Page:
Monday, February 8, 2016

Three Critical Responses to Fletcher's Situation Ethics (1/3)

The following notes are based on an essay by Henlee Barnette in “The Situation Ethics Debate, edited by Harvey Cox”, which is a review of literature generated around the publication of “Situation Ethics” by Joseph Fletcher.

Henlee H. Barnette - "The New Ethics: 'Love Alone'"

Henlee Barnette analysed the strengths and shortcomings of situation ethics in the following manner:


  • Situation ethics is right to focus on love, as this is a central motif in Christianity and the New Testament.

  • Christian morality cannot and should not be reduced to a set rules, which try to be applicable to all.

"Jesus laid down no rules for Christian conduct... Rather, he presented illustrations and principles of the Christian style of life.”

  • Placing people rather than principles at the forefront of morality has genuine merit.

"The Christian way of meeting the spiritual needs of men is to be redemptive, and this means to treat them as persons.”

  • Fletcher's work has opened up an important avenue of debate in modern Christian ethics, and for this reason alone it cannot be ignored.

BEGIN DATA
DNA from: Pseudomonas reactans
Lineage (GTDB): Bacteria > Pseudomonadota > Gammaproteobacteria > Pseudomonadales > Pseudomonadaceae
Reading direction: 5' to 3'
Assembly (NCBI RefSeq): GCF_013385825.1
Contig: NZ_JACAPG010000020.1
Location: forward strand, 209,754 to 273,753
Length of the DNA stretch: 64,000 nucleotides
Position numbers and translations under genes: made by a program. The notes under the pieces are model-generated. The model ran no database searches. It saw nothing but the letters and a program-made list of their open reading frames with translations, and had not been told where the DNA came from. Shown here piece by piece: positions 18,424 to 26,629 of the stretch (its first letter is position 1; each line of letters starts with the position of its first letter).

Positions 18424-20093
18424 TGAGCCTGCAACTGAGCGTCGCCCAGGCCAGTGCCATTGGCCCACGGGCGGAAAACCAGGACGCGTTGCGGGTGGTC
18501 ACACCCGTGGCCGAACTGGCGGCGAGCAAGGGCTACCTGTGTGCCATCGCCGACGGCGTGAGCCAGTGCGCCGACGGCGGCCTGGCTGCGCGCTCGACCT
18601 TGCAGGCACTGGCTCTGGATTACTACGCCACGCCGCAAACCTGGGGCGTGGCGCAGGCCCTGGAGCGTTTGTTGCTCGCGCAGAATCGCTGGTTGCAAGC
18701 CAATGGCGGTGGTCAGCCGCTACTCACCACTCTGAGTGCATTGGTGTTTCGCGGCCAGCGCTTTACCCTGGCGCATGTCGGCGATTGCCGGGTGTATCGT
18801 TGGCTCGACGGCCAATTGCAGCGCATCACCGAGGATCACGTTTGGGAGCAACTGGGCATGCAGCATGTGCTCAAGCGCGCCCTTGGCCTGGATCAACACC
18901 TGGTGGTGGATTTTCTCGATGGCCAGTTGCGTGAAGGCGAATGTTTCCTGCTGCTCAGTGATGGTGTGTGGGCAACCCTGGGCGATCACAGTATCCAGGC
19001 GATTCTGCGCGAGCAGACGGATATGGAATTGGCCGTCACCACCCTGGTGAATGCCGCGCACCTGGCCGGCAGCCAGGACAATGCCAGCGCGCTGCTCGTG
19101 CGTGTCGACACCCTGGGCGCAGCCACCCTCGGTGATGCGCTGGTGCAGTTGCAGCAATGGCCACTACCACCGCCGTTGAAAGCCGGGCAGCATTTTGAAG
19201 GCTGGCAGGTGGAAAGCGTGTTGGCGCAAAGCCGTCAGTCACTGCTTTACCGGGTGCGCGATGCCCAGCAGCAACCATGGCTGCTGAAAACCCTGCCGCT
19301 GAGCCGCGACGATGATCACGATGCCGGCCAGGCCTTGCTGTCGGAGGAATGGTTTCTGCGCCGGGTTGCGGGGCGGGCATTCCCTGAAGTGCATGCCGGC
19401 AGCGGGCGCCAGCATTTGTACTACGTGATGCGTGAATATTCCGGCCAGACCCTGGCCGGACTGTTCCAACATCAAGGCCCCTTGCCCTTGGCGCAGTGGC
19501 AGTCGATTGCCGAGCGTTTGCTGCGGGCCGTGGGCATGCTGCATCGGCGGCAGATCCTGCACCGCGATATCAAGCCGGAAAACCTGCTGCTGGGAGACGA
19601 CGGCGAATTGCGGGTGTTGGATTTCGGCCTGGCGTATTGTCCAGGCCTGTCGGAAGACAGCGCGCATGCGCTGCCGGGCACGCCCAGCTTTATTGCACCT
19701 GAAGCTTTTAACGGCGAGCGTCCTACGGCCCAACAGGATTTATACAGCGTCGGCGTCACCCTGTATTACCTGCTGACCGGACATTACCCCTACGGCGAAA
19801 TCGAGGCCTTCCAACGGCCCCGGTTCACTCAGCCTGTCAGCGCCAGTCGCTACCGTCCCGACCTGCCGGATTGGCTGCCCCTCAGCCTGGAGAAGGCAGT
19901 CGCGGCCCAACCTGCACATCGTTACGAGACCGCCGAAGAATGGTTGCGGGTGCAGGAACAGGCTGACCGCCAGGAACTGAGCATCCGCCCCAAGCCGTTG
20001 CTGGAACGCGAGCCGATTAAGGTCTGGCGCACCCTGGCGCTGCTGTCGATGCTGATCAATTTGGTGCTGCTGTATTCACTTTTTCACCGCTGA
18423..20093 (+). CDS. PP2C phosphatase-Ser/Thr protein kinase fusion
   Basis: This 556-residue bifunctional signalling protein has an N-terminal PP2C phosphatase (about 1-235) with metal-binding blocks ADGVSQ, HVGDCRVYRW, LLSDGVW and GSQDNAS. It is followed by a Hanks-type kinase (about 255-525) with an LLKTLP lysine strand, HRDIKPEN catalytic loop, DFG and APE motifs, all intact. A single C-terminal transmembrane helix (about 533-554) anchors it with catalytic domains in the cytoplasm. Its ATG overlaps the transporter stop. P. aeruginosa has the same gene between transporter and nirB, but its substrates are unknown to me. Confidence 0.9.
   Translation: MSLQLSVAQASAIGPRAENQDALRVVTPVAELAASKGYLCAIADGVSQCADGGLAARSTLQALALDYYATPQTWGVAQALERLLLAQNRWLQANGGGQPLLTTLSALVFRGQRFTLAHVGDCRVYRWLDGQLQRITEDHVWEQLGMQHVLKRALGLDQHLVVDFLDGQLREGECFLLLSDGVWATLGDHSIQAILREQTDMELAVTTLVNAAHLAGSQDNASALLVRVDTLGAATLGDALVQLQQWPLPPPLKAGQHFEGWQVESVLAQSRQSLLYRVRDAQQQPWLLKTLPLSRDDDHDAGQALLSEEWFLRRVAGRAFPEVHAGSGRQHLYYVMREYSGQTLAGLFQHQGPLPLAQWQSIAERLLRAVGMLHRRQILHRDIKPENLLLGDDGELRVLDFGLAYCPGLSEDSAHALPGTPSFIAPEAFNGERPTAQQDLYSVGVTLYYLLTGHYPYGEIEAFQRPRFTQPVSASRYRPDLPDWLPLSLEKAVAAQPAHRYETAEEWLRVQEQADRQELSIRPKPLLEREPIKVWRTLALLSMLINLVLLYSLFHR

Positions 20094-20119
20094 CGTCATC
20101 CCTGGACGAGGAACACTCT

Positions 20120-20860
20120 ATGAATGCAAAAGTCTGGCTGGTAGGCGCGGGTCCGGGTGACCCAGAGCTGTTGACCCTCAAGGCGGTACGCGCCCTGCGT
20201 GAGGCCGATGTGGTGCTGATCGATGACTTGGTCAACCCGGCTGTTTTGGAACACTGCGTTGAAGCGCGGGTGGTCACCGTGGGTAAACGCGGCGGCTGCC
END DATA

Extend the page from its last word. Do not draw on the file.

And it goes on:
• There is an assumption that people innately know what “Good” is, or in Fletcher's case, there is an assumption that people know what it means to serve love’s interests.

  • What is ‘Love’? Fletcher seems to use it as a catchall term for all manner of things such as, “the intrinsically good, justice, principle, disposition, ruling norm, etc.” Love is made the priority, but never given any content.

"There is ambiguity with reference to the use… of the terms "situation" and "love." One is never certain what [Situationists] mean by these terms.” [Brackets mine]

  • In Christianity love goes beyond the law, but does not replace it. Keeping the commandments, for example, is actually a demonstration of love towards one’s neighbour.

“The commandments, “You shall not commit adultery,” “You shall not murder,” “You shall not steal,” “You shall not covet,”and whatever other command there may be, are summed up in this one command: “Love your neighbor as yourself.” Love does no harm to a neighbor. Therefore love is the fulfillment of the law.” (Romans 13:9-10)

  • Fletcher equates moral law with ecclesiastical law. The fact that Jesus put aside religious laws for the sake of acting appropriately in a situation (Luke 6:1-11), does not mean all moral laws (religious and civil) should be set aside when one deems it fit to do so.

  • Fletcher is a Utilitarian, but in this case agape replaces pleasure (maximising love). Therefore his Situation Ethics falls foul of the same criticisms leveled against Utilitarianism.

  • As a Christian ethic Fletcher’s Situation Ethics lacks theological depth:

“Noticeably absent… is any is any serious concern for repentance, judgement, human nature and redemption.”

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